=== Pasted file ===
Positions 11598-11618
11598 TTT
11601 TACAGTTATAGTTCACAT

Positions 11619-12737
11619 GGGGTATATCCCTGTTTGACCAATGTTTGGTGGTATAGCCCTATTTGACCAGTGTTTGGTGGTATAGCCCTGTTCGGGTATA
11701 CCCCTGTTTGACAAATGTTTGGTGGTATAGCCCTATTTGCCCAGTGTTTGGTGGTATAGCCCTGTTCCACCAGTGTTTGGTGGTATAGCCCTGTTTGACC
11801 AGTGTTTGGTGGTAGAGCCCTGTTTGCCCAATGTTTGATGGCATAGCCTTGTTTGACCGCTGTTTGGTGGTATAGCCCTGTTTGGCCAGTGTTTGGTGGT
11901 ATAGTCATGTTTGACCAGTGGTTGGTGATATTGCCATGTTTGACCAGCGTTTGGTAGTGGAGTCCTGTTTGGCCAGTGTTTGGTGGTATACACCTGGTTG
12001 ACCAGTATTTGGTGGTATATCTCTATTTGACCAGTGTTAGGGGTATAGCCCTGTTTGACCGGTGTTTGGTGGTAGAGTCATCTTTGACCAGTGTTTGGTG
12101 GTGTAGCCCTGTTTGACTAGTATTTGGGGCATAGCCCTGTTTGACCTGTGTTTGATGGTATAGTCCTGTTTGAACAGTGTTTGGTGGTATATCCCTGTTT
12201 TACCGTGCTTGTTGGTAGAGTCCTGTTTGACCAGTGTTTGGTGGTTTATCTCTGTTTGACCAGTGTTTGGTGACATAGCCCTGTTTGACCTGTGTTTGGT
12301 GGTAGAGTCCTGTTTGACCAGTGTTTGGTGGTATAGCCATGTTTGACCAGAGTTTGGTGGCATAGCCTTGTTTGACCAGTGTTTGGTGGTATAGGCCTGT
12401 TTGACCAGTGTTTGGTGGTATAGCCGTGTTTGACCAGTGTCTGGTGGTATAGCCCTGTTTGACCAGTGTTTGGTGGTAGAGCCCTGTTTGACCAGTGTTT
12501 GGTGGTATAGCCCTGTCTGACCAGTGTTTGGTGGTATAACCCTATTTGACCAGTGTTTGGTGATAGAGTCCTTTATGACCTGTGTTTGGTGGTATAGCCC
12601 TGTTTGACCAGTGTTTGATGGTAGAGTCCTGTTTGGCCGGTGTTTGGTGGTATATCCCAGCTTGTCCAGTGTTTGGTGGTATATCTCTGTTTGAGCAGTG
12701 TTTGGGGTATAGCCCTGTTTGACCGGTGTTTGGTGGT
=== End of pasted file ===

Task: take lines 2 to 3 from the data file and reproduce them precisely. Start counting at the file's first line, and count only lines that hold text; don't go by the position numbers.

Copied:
11598 TTT
11601 TACAGTTATAGTTCACAT